Dear Editor: T&T Bee Industry is Dying; here’s how to save it

“Consumers are also choosing contraband honey over higher-quality, pricier local honey, either because they are not interested in quality or because they simply cannot afford it. Beekeepers should not assume that there are enough sufficiently patriotic consumers to purchase their honey just because they see a local apiary number.”

The following Letter to the Editor about threats to the local beekeeping industry was submitted to Wired868 by Alana Abdool:

Photo: Beekeeper holding honeycomb

The Trinidad and Tobago Beekeepers’ Association (TTBA) has recently called for the banning of bee-toxic pesticides as they lead to the death of bee colonies. Even though bees are the most important pollinator for many agricultural crops, local crop farmers opt for these cheaper pesticides as they yield better results. In the long run, Trinidad and Tobago crop farmers and beekeepers will suffer.

Bee colony death is the consequence of a more artificial consumer: the industrialisation of agriculture, developed to meet the needs of burgeoning populations. The consumer, in part, has continued to push the market to industrialisation by demanding food that is produced faster, cleaner and that meets nutritional needs. But it seems that even this last factor can be relinquished for whatever satisfies hunger and insatiable palates.

The rise of the artificial consumer has forced crop farmers to adapt to mass production, overcoming pathogenic infiltration and crop modification. In the US, beekeepers don’t just sell honey and beeswax products, but they also work with crop farmers by renting their hives during pollination periods.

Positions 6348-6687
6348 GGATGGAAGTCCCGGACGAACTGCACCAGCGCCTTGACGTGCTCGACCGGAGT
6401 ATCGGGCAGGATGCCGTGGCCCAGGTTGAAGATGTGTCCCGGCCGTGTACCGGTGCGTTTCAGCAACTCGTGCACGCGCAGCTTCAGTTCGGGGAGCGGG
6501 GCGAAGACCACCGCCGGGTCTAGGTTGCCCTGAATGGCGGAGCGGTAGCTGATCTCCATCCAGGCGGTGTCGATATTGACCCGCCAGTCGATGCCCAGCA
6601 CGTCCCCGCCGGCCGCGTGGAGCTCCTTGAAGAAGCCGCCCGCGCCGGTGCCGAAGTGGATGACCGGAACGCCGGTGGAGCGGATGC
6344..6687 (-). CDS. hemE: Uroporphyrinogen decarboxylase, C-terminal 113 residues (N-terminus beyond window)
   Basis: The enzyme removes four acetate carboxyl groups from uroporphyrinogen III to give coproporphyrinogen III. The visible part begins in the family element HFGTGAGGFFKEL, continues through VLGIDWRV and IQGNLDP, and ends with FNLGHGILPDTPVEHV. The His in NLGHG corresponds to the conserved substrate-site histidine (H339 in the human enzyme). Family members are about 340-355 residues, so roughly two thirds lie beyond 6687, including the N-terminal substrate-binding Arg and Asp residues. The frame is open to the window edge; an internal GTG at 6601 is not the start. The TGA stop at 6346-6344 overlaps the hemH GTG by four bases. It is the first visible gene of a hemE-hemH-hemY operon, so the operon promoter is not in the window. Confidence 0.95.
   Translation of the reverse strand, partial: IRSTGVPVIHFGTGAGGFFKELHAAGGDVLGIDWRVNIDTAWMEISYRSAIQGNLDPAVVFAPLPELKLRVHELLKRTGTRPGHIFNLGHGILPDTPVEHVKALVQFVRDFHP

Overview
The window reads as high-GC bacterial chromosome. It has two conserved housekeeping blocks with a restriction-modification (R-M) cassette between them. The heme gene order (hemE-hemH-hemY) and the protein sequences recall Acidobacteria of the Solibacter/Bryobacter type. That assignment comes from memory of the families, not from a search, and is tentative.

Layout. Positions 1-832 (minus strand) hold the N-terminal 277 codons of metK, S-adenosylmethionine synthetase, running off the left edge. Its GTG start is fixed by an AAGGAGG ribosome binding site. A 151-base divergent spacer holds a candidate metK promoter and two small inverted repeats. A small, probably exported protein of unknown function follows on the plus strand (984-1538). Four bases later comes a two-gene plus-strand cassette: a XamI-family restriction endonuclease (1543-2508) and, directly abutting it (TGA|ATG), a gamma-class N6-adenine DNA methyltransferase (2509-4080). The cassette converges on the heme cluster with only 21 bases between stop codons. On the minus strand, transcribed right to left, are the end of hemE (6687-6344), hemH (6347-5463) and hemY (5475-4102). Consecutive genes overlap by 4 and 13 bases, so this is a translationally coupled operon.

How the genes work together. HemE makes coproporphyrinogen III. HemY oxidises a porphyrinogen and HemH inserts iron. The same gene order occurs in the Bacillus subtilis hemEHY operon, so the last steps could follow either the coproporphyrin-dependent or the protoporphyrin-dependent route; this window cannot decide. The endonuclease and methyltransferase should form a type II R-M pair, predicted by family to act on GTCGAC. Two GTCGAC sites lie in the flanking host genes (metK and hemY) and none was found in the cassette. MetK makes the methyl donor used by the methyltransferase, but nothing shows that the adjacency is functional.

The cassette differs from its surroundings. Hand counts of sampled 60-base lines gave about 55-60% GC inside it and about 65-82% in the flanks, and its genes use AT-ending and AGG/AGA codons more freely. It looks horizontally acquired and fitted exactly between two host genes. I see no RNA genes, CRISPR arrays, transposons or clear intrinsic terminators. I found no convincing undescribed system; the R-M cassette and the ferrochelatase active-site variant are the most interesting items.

While this adaptation may not be as effective for Trinidad and Tobago beekeepers due to smaller farm sizes, they must either follow the lead of their US counterparts and shift their tactics to deal with the synergies of the artificial consumer and commercialized agriculture or face the death of the industry.

The TTBA also lamented that local apiaries suffer because of a thriving trade in low-quality, contraband honey (honey imports are prohibited under the Beekeeping and Bee Products Act of 1936).

Photo: Honey

Unlike US or South American beekeepers, where some of the illegal honey originates, T&T beekeepers cannot compete with productions of scale much larger than their own. Consumers are also choosing contraband honey over higher-quality, pricier local honey, either because they are not interested in quality or because they simply cannot afford it.

Beekeepers should not assume that there are enough sufficiently patriotic consumers to purchase their honey just because they see a local apiary number. Neither should they assume that local beekeepers will not be tempted to capitalise on the sale of contraband honey too – two factors that effectually render in vain their efforts to motivate consumers to buy from local apiaries.

Seeking to ban bee-toxic pesticides remain relevant, but they must also be prepared to work with governmental agencies to differentiate themselves and their product through more specific quality measurements.

Differentiated quality demands that beekeepers provide consumers a quality guarantee that relies on excellent regulatory structures. Through good advertising, and by highlighting more specific quality measurements to educate consumers about the benefits of local honey, beekeepers can encourage the emergence of discerning consumers.

They must also uphold the integrity of their quality guarantee to maintain their business. This takes hard work, but the benefits of these structures will make capturing similarly discerning consumers outside of Trinidad and Tobago much easier.

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